The novel begins with an attack on two teens (ostensibly a robbery motivated by drugs), one of whom is the niece of the current mayor. As a result of media and political pressure, the police are desperate to lower crime in the Effingell Estate. Detective George Elms is in charge of investigating the attack, but his boss has other priorities. Ambition and desperation lead Huntingdon to accept a risky plan for undercover infiltration of the Effingell Estate, an action that will have far reaching consequences.
Little Kids and Their Big Dogs by Andy Seliverstoff
Arts & Photography
Pub Date 10 Jan 2017
Little Kids and Their Big Dogs is an absolutely charming photo collection that animal lovers and families will greatly enjoy. Each of the breathtaking action shots showcase the sheer joy that comes when children and dogs play together. These beautiful gentle giants are playmates, loving companions and protectors. It is easy to see the love they have for their young friends. The text that accompanies each set of pictures is wonderful. The children and dogs speak sweetly and gently with each other. There is love and respect. The dogs are noble, as well as generous of heart.
Seliverstoff’s photos are amazing. The photos eloquently capture the magnificence of these large exotic breeds as they joyfully run, leap and frolic with small children. I especially loved the wiry furred wolfhound and the puli with the long gorgeous dreadlocks.
If you are looking for a fantastic British police procedural, Michael Hambling’s DCI Sophie Allen mysteries are amongst the very best. Each case is unusual and complex, but at the same time utterly believable. His characters are extremely well developed, particularly Sophie and her team. Twisted Crimes focuses on the puzzling murder of an elderly couple. Not long after a mistake leads them to attend the wrong funeral, the pair are found dead. Though it looks like suicide, the forensics clearly makes the case for murder. Is the murder the act of a family member, or is it somehow linked to the funeral of the head of Woodruff industries, a business that walks the edge of legality. A leak complicates matters. One thing that I like about Hambling’s novels is that he can give readers a look into the opposing side without giving everything away.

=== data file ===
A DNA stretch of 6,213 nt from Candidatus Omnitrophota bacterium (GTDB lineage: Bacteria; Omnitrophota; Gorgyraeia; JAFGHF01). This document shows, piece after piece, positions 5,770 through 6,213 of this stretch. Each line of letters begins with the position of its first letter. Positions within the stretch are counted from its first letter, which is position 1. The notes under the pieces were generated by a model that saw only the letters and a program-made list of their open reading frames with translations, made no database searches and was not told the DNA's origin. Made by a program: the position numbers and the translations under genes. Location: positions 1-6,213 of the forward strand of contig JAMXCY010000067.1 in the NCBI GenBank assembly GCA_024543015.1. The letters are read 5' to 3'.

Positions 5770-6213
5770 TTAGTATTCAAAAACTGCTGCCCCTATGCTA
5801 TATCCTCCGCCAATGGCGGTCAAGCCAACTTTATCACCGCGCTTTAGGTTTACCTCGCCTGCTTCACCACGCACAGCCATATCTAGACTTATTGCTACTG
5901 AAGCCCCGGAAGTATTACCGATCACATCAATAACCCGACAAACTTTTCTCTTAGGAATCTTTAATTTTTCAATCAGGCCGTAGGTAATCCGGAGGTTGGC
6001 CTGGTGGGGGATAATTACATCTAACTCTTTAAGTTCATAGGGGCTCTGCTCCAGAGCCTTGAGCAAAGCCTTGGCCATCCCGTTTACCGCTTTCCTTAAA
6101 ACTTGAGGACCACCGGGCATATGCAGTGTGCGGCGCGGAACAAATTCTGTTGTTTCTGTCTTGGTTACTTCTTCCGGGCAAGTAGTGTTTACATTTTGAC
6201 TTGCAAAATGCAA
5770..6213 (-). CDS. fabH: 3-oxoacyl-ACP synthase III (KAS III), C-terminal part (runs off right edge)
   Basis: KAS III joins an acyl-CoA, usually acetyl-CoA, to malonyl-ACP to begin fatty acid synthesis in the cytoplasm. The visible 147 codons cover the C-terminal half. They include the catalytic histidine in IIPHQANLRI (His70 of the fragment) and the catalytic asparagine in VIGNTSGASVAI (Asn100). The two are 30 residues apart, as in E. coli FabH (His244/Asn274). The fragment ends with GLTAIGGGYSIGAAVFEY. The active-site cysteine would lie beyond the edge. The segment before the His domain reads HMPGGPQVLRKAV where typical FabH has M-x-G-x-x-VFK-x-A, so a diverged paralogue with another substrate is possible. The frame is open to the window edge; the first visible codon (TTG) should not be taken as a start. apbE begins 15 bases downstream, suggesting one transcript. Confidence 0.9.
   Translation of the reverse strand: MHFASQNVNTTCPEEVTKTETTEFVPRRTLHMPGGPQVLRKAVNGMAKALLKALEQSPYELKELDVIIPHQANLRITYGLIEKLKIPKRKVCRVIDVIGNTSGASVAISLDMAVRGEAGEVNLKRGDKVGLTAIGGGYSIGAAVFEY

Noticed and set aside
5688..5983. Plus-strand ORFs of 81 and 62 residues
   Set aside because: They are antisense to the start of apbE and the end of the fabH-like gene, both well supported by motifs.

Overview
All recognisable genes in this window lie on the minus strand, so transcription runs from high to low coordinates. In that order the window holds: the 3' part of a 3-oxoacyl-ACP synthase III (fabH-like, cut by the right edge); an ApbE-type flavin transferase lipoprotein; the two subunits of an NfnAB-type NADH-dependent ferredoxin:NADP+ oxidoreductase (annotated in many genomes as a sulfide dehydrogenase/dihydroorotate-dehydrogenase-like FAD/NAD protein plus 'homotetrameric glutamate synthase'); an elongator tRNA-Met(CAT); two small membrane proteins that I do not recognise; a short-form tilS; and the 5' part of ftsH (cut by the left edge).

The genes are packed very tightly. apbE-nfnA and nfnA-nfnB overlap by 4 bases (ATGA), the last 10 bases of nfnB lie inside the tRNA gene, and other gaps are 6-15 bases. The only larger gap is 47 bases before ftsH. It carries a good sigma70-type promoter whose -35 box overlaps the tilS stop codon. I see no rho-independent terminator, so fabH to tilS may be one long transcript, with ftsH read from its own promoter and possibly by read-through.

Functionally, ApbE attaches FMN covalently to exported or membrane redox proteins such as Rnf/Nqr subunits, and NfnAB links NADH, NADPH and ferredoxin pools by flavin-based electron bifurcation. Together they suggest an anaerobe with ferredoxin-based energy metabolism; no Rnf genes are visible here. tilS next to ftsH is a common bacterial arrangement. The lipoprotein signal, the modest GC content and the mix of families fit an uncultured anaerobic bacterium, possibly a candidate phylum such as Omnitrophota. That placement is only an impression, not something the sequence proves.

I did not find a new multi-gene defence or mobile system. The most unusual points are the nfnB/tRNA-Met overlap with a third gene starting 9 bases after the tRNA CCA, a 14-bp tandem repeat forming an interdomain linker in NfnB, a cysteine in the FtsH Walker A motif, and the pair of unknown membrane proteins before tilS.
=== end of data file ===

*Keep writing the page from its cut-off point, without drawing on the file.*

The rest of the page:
The Bear and the Nightingale is a gorgeous fantasy that takes the reader deep into the mythos of old Russia. It is a tale for anyone who loves fairy tales, for their magic, mystery, beauty and danger. It is a novel fueled by firelight and dreams, seasoned both by hope and despair. The Bear and the Nightingale is one of the best fairytale fantasies I have read. It is a pleasure to experience the Russia of the past through the eyes of Katherine Arden.
Russia is changing, slowly leaving the old ways and accepting Christianity. The beings of myth and imagination are growing less powerful and are slowly fading away. Vasilisa, like her grandmother, is a girl gifted with the ability to See what others do not. It is with her that hope for the future lies. The Bear, the god of hunger and destruction is eager to awak...
Bizenghast is a beautifully illustrated gothic fantasy that has just the right blend of surreal fantasy and horror. Dahlia is a young woman haunted by ghosts and memories. Her visions disturb and confuse her. Her main comfort is her friend Vincent. Together they discover a strange graveyard where restless spirits dwell. Each night they are forced to return and do what is necessary to bring the souls peace - a dangerous task that means risking both life and sanity.
But to ignore the nightly summons means certain death. They travel through the dreams of the various spirits, and through them come to understand themselves.
Like a reader's nightly dreams, the puzzles faced by Dahlia and Vincent linger, at once troubling and somehow compelling. Le Grow's artistry is gorgeous, particularly the plates at the beginning of each chapter. If...